This new future could take on many forms:

Blood tests that can optimize athletic performance

The market for blood tests is huge. Recently, a company developed a tool for easily testing biomarkers in athletes. These are identified and paired with well-researched interventions (diet, exercise and lifestyle) that athletes can then use to optimize their performance. That company is now thrividatang because their test audience-athletes-is a large and highly active group. They’ve been able to segment their large data pools to get a more refined view of each audience they serve and they continue to build better-and more specific-products tailored to gender, age and activity levels.

More precise precision medicine

Genomics have had a huge impact in healthcare, raising the attention of its potential all the way to the White House. As promising as genomics and precision medicine are, though, companies are struggling with momentum because consumers are struggling to understand why they need a test.

Different people are interested in genetic tests for different reasons. An individual may not care about buying a test for himself, but he might be much more interested in ordering genetic tests for his children. With this understanding of buyers and needs, the company at hand would be better able to target their research, advertising and product capabilities toward the needs of that specific segment. The needs of young parents inform everything about this company’s product decisions-from beginning to end.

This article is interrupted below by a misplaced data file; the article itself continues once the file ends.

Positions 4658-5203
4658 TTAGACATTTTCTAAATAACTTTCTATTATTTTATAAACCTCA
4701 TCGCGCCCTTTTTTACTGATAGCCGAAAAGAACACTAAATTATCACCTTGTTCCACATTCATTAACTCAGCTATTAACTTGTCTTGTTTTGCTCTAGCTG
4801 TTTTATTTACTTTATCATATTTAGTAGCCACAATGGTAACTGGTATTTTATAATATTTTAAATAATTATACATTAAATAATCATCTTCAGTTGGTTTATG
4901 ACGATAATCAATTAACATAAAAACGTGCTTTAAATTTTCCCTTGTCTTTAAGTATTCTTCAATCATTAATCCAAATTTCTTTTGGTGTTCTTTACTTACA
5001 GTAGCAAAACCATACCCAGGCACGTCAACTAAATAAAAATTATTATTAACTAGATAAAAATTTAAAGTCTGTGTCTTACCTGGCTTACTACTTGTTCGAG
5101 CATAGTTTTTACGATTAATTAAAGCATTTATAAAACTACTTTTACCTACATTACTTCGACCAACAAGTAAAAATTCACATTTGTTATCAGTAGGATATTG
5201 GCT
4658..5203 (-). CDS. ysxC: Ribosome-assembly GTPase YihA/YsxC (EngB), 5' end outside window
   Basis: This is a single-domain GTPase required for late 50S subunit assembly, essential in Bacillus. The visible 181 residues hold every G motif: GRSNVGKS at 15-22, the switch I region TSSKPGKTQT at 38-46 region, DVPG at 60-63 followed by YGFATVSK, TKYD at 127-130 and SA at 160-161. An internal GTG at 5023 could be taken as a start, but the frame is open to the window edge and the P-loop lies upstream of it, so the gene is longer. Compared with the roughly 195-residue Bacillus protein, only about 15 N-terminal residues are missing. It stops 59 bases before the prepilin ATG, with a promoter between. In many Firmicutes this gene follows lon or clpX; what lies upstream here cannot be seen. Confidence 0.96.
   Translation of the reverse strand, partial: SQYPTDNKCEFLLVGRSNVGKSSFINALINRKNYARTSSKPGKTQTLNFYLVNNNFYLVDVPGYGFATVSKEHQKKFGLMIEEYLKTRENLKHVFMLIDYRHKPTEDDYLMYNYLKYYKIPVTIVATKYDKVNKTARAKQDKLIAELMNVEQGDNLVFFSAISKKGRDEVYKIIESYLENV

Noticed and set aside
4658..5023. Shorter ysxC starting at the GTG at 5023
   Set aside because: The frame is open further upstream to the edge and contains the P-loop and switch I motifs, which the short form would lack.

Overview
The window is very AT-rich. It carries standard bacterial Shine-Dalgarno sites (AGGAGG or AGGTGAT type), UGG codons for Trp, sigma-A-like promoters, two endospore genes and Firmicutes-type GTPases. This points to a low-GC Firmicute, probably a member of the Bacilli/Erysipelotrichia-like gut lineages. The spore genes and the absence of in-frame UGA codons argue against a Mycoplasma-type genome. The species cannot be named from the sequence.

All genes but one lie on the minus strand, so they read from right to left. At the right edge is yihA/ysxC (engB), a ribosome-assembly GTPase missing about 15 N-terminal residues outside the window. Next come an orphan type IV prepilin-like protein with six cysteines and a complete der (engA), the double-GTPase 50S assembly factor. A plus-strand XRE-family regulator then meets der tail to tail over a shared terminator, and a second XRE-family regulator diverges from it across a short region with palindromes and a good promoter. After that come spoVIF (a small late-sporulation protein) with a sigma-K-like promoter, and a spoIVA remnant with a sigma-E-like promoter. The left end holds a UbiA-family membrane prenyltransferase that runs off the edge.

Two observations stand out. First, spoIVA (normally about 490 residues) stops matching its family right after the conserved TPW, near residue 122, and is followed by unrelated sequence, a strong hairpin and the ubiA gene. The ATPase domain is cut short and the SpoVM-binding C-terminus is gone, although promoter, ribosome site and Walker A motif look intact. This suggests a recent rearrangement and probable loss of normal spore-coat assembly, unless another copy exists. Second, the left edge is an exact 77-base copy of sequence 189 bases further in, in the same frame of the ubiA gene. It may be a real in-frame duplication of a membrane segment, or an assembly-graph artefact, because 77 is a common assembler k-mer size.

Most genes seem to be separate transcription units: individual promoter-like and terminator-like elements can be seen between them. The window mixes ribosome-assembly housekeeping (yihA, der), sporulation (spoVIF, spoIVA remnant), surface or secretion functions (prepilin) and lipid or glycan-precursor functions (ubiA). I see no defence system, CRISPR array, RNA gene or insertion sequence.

Condition-based products for those with diabetes or thyroid conditions

These are small segments, but often successful products built to target even smaller segments within these condition groups-early stage diabetes patients who have recently been diagnosed, for example, or people who have lived with thyroid conditions for most of their lives but aren’t adept at using digital tools. Again, the segment choice here determines almost everything about the product itself, from the method of delivery (print versus digital) to marketing strategies.

So, where does a company start if it wants to quickly develop and utilize a segmentation strategy?